|7.||Canon G9 X||-||stereo||mono||-||-||micro||2.0||Y||Y||-|
|8.||Canon G7 X||-||stereo||mono||-||-||micro||2.0||Y||Y||-|
|12.||Sony A99 II||Y||stereo||mono||Y||Y||micro||2.0||Y||Y||Y|
|13.||Sony RX100 V||-||stereo||mono||-||-||micro||2.0||Y||Y||-|
|14.||Sony A7S II||Y||stereo||mono||Y||Y||micro||2.0||Y||Y||-|
It is notable that the G9X Mark II offers wifi support, while the A900 does not. Wifi can be a very convenient means to transfer image data to an off-camera location.
Studio photographers will appreciate that the Sony A900 (unlike the G9X Mark II) features a PC Sync socket, so that professional strobe lights can be controlled by the camera.
The G9X Mark II is a recent model that features in the current product line-up of Canon. In contrast, the A900 has been discontinued (but can be found pre-owned on eBay). As a replacement in the same line of cameras, the A900 was succeeded by the Sony A99. Further information on the two cameras (e.g. user guides, manuals), as well as related accessories, can be found on the official Canon and Sony websites.
So what conclusions can be drawn? Is the Canon G9 X Mark II better than the Sony A900 or vice versa? A synthesis of the relative strong points of each of the models is listed below.
Reasons to prefer the Canon PowerShot G9 X Mark II:
- Broader imaging potential: Can record not only still images but also 1080/60p movies.
- More detailed LCD: Has a higher resolution rear screen (1040k vs 922k dots).
- Fewer buttons to press: Is equipped with a touch-sensitive rear screen to facilitate handling.
- Faster burst: Shoots at higher frequency (8.2 vs 5 flaps/sec) to capture the decisive moment.
- Easier time-lapse photography: Has an intervalometer built-in for low frequency shooting.
- Ready to shoot: Comes with a built-in lens, while the A900 requires a separate lens.
- More compact: Is smaller (98x58mm vs 156x117mm) and thus needs less room in the bag.
- Less heavy: Is lighter even though it comes with a built-in lens (unlike the A900).
- Easier travel charging: Can be conveniently charged via its USB port.
- Easier fill-in: Is equipped with a small onboard flash to brighten deep shadow areas.
- Easier file upload: Has wifi built in for automatic backup or image transfer to the web.
- Easier device pairing: Supports NFC for fast wireless image transfer over short distances.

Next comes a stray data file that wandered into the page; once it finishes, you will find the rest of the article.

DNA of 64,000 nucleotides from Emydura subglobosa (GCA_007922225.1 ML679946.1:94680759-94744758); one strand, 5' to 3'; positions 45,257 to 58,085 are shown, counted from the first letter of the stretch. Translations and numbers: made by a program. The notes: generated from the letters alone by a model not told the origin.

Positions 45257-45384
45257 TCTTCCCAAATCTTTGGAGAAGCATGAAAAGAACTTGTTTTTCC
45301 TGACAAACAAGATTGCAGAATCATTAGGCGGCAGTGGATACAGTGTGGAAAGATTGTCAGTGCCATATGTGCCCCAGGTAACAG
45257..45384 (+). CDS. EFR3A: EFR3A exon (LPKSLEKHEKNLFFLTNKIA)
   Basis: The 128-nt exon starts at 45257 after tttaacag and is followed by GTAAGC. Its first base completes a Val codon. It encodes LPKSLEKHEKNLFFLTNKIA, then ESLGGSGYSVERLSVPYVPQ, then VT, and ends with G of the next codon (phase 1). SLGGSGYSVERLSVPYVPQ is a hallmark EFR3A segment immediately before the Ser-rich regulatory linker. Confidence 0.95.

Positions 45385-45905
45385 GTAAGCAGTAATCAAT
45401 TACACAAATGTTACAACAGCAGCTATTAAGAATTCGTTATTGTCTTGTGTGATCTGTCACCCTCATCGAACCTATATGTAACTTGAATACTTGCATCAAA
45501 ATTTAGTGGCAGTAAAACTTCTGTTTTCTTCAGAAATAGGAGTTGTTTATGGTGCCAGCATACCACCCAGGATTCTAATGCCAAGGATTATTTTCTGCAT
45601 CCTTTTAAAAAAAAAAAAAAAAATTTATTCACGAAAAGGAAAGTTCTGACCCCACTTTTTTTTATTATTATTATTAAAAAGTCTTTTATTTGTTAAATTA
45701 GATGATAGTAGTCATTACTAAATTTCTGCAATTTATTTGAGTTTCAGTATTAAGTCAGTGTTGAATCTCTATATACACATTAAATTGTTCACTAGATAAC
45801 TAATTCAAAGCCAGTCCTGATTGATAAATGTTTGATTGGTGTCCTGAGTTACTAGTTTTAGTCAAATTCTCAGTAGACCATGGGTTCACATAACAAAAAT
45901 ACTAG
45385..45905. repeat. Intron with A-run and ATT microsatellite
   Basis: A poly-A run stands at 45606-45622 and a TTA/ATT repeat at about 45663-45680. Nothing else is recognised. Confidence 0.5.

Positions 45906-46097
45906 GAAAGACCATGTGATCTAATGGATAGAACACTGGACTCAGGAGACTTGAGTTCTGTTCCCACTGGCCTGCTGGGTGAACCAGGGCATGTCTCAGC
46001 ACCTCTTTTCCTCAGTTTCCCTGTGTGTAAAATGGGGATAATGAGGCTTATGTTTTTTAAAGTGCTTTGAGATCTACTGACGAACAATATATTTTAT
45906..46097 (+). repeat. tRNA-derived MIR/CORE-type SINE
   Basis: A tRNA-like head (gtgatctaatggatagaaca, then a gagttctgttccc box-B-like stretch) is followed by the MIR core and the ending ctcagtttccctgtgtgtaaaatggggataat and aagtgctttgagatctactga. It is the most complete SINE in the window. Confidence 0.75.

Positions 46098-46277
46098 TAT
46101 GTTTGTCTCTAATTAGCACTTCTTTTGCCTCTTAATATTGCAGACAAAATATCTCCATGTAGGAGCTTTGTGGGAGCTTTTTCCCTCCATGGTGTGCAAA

- Easier wireless transfer: Supports Bluetooth for image sharing without cables.
- More affordable: Was introduced at a lower price, despite coming with a built-in lens.
- More modern: Reflects 8 years and 3 months of technical progress since the A900 launch.
Advantages of the Sony Alpha A900:
- More detail: Has more megapixels (24.4 vs 20MP), which boosts linear resolution by 11%.
- Better image quality: Scores substantially higher (14 points) in the DXO overall evaluation.
- Richer colors: Generates noticeably more natural colors (1.8 bits more color depth).
- Better low-light sensitivity: Can shoot in dim conditions (1.5 stops ISO advantage).
- Easier framing: Has an optical viewfinder for image composition and settings control.
- Easier setting verification: Features a control panel on top to check shooting parameters.
- Faster shutter: Has higher mechanical shutter speed (1/8000s vs 1/2000s) to freeze action.
- More flexible: Makes it possible to change lenses and thus to use specialty optics.
- Longer lasting: Gets more shots (880 versus 235) out of a single battery charge.
- Better sealing: Is splash and dust sealed for shooting in inclement weather conditions.
- Better lighting: Features a hotshoe and can thus hold and trigger an external flash gun.
- Better studio light control: Has a PC Sync socket to connect to professional strobe lights.
- Greater peace of mind: Features a second card slot as a backup in case of memory card failure.
- More heavily discounted: Has been around for much longer (launched in September 2008).
If the number of relative strengths (bullet points above) is taken as a guide, the G9X Mark II comes out slightly ahead of the A900 (15 : 14 points). However, the relative importance of the various individual camera aspects will vary according to personal preferences and needs, so that you might like to apply corresponding weights to the particular features before making a decision on a new camera. A professional sports photographer will view the differences between cameras in a way that diverges from the perspective of a street photog, and a person interested in family portraits has distinct needs from a landscape shooter. Hence, the decision which camera is best and worth buying is often a very personal one.
How about other alternatives? Do the specifications of the Canon G9 X Mark II and the Sony A900 place the cameras among the top in their class? Find out in the latest Best Travel-Zoom Camera and Best DSLR Camera listings whether the two cameras rank among the cream of the crop.
In any case, while the specs-based evaluation of cameras can be instructive in revealing their potential as photographic tools, it says little about, for example, the shooting experience and imaging performance of the G9X Mark II and the A900 in practical situations. At times, user reviews, such as those published at amazon, address these issues in a useful manner, but such feedback is on many occasions incomplete, inconsistent, and unreliable.